qualitative data on policing ‘dirty work’ during the COVID-19 pandemic.
Reflections from a previous study (De Camargo 2019) on dirty work and the use
of spit-hoods by some UK police forces suggest that the police uniform can be
used as a vehicle for contamination and officers are at risk of communicable
diseases and infections. This is particularly pertinent during the COVID-19
pandemic with officers having access to little or no PPE and subject to ‘cough
attacks’ (The Independent 2020, The Telegraph 2020), additionally,
conversations with officers illustrate their expectations of contracting the
virus. Qualitative data will be gathered via Zoom/phone interviews with 18
front-line police officers in different forces to gain insight into the fears and
anxieties around their current dirty work. Interviews will be recorded and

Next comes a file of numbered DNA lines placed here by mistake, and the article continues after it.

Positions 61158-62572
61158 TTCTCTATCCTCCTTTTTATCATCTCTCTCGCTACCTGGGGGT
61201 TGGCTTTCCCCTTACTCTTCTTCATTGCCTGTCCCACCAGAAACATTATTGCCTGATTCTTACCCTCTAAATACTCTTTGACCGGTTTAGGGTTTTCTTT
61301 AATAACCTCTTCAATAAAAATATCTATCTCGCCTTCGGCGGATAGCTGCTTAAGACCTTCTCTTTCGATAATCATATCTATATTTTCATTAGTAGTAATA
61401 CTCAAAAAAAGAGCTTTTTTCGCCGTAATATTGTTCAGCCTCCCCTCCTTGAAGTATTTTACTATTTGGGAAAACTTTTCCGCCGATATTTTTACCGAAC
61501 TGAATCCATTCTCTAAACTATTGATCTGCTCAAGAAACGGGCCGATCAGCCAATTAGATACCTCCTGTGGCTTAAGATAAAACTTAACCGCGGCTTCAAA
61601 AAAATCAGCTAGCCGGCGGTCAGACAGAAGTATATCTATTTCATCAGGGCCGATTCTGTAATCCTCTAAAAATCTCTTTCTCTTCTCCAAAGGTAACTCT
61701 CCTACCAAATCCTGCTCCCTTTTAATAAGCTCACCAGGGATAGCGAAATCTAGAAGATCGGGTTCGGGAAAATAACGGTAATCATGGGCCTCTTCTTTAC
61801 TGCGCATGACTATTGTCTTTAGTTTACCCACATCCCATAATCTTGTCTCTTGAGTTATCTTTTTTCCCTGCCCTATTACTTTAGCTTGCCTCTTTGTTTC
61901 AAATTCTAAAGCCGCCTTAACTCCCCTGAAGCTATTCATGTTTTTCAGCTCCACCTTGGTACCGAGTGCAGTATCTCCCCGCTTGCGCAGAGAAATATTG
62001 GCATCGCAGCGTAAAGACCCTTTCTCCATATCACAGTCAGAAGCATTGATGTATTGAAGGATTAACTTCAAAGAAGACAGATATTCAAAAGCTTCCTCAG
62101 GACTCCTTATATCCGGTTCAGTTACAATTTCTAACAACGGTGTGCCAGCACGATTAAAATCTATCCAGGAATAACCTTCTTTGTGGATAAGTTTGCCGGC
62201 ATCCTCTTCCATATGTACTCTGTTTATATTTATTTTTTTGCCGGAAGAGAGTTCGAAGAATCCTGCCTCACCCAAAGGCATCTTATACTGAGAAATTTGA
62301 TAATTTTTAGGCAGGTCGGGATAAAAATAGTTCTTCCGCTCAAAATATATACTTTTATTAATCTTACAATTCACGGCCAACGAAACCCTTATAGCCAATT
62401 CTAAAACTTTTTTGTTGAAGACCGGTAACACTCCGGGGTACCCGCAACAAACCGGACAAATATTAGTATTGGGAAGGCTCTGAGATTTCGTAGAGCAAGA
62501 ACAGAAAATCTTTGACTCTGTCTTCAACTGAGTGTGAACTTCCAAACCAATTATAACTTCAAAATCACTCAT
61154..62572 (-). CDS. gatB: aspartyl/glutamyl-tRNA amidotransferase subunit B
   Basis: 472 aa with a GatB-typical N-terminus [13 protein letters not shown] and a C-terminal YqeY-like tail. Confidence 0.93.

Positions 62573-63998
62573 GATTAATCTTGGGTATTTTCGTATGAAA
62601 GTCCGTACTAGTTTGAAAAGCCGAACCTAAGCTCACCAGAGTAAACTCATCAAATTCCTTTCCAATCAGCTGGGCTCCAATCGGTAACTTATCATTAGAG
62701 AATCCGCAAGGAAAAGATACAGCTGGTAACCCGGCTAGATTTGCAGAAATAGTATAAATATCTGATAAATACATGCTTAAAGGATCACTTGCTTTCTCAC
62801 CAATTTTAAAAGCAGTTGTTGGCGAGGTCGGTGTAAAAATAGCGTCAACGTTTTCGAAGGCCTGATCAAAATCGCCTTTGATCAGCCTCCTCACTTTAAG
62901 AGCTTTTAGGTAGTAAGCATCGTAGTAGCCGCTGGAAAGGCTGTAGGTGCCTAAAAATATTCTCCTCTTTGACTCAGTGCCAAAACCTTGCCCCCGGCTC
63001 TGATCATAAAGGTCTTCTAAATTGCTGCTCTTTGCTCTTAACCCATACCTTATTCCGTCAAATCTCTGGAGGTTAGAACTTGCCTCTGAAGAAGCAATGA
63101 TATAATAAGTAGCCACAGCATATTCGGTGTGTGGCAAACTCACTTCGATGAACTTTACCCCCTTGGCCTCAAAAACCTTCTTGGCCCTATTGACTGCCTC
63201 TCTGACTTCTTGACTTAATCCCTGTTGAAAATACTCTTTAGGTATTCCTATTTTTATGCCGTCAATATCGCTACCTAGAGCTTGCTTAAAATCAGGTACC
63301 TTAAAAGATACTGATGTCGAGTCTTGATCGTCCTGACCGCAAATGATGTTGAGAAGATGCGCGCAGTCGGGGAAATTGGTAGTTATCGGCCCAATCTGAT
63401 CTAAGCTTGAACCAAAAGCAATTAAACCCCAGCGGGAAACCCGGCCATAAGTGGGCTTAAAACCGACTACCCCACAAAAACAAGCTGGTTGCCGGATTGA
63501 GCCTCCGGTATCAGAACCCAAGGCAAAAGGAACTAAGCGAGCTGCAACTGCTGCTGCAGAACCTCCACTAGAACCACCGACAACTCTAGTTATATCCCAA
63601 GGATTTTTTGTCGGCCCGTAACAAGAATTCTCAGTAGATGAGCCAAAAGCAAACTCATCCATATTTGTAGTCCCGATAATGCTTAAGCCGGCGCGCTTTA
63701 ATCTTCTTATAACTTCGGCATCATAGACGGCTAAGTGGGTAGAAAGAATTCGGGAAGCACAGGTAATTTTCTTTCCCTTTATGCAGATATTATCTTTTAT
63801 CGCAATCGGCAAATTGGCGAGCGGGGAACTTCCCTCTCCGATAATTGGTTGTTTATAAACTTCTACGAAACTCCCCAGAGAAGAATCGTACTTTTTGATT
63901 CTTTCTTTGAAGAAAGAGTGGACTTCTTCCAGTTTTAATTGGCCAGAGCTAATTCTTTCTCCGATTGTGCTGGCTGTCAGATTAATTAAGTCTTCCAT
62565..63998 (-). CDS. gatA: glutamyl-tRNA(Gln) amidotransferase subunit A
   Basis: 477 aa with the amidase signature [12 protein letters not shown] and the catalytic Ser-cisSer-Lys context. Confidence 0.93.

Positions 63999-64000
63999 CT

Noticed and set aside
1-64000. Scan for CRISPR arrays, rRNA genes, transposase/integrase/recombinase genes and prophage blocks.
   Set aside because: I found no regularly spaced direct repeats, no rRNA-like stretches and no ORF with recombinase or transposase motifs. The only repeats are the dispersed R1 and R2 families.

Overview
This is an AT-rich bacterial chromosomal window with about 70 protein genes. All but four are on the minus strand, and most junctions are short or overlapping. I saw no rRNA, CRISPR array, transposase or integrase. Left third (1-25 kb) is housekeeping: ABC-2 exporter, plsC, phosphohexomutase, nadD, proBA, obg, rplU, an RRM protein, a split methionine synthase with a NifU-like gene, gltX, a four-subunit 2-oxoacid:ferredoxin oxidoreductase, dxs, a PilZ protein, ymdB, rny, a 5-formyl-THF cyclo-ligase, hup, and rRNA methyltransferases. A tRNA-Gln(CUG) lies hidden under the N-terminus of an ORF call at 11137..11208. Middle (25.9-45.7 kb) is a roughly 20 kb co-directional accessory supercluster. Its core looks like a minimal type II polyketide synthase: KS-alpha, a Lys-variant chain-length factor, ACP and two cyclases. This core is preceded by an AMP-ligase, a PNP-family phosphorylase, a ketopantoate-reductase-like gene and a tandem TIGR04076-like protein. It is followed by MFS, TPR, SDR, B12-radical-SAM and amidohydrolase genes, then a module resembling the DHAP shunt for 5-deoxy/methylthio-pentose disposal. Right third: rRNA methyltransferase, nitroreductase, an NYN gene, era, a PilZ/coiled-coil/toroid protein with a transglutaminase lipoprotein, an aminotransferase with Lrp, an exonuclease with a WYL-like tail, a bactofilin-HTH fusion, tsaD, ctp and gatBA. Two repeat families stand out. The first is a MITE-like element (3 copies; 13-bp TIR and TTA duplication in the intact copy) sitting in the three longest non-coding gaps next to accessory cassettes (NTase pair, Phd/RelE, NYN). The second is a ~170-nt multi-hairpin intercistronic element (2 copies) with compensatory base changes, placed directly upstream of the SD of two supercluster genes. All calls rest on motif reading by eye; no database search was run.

transcribed verbatim. Interview transcriptions will then be thematically
analysed for use in research papers and further research.
"It's tough shit, basically, that you're all gonna get it": Virus testing in the UK and police officer anxieties of contraction of COVID-19. Paper under review November 2020. "You're all gonna get it. It's tough shit, basically, that you're all gonna get it": COVID-19 testing and police officer anxieties of contraction and transmission in the UK. Paper under review September 2020. The postcode lottery of safety: COVID-19 guidance and shortages of personal protective equipment (PPE) for UK police officers. Paper under review September 2020.